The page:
5. ^ Mary and Lou and Rhoda and Ted: And all the Brilliant Minds Who Made Them by Jennifer Keishin Armstrong, pg 242
  6. ^ Jeff Sorensen, The Taxi Book, St. Martin's Press, 1987, p. 39.
  7. ^ Willis, J.; Monush, B. (2000). John Willis' Screen World. Vol. 51. Applause Books. ISBN 9781557834317. Retrieved 2014-11-15.
  8. ^ Picou, Sabrina (August 13, 2022). "Tony Danza's Kids: Everything To Know About 'Who's The Boss?' Star's 4 Children". Hollywood Life. Archived from the original on March 20, 2023. Retrieved March 20, 2023.
  9. ^ "Special Collector's Issue: 100 Greatest Episodes of All Time". TV Guide (June 28 – July 4). 1997.
  10. ^ "TV Guide Magazine's 60 Best Series of All Time". December 23, 2013. Archived from the original on November 19, 2017. Retrieved October 19, 2015.
  11. ^ "101 Best Written TV Series". Writers Guild of America West. June 2, 2013.
  12. ^ Jacobson, Mark (September 22, 1975). "Night-Shifting for the Hip Fleet". New York. Archived from the original on January 17, 2011. Retrieved November 6, 2010.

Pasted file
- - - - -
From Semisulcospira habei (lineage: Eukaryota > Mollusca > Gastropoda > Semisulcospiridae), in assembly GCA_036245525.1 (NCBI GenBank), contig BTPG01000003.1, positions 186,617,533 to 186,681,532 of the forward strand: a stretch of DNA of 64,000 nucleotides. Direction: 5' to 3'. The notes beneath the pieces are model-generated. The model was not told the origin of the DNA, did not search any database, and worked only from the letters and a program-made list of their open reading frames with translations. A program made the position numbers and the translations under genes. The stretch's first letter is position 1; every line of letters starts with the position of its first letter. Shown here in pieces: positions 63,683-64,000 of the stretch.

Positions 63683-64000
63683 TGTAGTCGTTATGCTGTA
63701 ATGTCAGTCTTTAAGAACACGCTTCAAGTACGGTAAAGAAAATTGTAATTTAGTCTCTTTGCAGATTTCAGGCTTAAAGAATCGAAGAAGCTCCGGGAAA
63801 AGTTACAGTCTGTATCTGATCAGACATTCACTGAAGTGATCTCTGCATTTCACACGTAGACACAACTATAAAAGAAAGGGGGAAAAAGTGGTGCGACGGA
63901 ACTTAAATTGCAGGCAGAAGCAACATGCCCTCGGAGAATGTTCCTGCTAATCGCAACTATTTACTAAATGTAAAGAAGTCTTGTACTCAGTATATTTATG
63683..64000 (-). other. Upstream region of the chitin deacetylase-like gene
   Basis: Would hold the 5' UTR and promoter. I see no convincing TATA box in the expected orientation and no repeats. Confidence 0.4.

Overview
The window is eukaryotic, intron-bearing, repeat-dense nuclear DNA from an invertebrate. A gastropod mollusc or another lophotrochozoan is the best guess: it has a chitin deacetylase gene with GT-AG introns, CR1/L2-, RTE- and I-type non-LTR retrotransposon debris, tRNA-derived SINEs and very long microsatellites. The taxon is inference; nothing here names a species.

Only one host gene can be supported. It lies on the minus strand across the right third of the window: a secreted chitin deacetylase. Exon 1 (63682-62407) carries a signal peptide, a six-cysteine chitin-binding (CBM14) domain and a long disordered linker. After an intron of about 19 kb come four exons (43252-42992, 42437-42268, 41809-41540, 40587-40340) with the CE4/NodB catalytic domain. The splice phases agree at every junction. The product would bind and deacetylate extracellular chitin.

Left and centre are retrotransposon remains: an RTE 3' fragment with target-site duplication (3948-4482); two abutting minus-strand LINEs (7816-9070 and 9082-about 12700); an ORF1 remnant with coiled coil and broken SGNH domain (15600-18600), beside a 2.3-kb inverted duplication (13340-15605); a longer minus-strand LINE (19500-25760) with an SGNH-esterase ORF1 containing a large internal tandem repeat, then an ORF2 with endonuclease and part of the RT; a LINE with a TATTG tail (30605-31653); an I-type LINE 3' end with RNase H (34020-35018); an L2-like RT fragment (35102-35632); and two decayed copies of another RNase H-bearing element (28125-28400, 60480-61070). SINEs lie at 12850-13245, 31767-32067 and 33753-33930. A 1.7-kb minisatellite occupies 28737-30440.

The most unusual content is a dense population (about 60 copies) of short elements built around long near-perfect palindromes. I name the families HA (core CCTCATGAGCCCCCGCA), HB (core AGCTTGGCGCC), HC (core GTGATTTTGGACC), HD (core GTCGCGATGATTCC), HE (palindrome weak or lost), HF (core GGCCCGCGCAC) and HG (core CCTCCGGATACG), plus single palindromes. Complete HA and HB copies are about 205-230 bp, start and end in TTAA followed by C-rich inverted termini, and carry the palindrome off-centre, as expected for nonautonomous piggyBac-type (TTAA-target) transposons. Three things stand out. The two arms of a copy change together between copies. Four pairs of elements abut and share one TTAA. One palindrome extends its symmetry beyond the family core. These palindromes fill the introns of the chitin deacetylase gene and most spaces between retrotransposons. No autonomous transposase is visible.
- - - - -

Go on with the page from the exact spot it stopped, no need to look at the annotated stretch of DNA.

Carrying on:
13. ^ Jeff Sorensen, The Taxi Book, St. Martin's Press, 1987, p. 3.
  14. ^ The Complete Directory to Prime Time Network and Cable TV Shows 1946-Present. Ballantine Books. 2003. p. 1174. ISBN 0-345-45542-8.
  15. ^ "15 Behind-the-Scenes Facts About Taxi". 12 September 2018. Archived from the original on 1 April 2020. Retrieved 9 February 2020.
  16. ^ ""Man On The Moon" shoot starts". 8 August 1998. Archived from the original on 29 January 2015. Retrieved 29 January 2015.
  17. ^ "Danny Devito—Devito Calls For Taxi Movie". Archived from the original on 2010-12-22. Retrieved 2010-02-26.
  18. ^ "Danny DeVito Calls For 'Taxi' Movie". Starpulse Entertainment News. Archived from the original on 2009-12-27. Retrieved 2010-02-26.
  19. ^ "A 'Taxi' Reunion?". Extra. Archived from the original on 2010-08-14. Retrieved 2010-02-26.
  20. ^ "Taxi DVD news: Announcement for Taxi - The Complete Series -". Archived from the original on 2014-08-26.

References Edit

  • Lovece, Frank, with Franco, Jules. Hailing Taxi: The Official Book of the Show. New York: Prentice Hall, 1988. Reissued as Taxi: The Official Fan's Guide. New York: Citadel, 1996. ISBN 0-8065-1801-4. SBN-13: 978-0806518015.

External links Edit